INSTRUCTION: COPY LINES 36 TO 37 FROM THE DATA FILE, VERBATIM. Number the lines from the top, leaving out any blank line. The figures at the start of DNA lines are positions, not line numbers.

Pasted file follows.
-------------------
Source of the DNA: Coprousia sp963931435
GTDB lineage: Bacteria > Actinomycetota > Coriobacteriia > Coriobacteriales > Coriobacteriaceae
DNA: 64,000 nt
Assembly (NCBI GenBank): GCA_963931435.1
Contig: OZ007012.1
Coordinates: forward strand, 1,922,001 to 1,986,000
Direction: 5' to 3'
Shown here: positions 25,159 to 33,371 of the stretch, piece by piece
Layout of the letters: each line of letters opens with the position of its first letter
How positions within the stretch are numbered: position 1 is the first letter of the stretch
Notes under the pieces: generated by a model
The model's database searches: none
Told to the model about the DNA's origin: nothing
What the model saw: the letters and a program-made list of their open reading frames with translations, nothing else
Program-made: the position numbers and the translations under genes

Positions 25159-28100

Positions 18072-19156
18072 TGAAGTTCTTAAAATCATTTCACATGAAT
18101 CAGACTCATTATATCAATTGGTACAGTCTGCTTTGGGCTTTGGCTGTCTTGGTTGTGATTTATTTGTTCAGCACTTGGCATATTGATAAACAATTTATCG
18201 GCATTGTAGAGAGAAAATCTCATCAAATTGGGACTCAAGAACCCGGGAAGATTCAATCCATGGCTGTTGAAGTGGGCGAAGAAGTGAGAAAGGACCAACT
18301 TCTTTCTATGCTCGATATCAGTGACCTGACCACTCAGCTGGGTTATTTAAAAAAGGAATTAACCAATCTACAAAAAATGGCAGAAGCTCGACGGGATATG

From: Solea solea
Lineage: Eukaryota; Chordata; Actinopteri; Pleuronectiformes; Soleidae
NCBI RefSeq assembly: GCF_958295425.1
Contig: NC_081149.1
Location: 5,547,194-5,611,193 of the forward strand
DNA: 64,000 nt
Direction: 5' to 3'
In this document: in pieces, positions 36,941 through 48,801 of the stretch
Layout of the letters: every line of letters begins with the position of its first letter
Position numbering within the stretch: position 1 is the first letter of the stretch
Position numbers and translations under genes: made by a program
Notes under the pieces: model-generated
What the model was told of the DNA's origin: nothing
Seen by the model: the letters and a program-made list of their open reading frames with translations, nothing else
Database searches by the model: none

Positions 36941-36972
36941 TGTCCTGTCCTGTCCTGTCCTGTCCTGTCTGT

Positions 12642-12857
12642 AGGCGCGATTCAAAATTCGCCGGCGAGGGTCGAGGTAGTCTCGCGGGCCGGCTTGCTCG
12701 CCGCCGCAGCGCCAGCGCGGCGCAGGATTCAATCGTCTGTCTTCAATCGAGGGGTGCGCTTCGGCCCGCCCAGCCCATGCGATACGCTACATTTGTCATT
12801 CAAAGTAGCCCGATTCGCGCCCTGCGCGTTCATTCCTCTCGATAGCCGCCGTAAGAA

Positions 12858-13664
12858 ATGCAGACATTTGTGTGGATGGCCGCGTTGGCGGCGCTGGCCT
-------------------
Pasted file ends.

Database searches by the model: none

Positions 36941-36972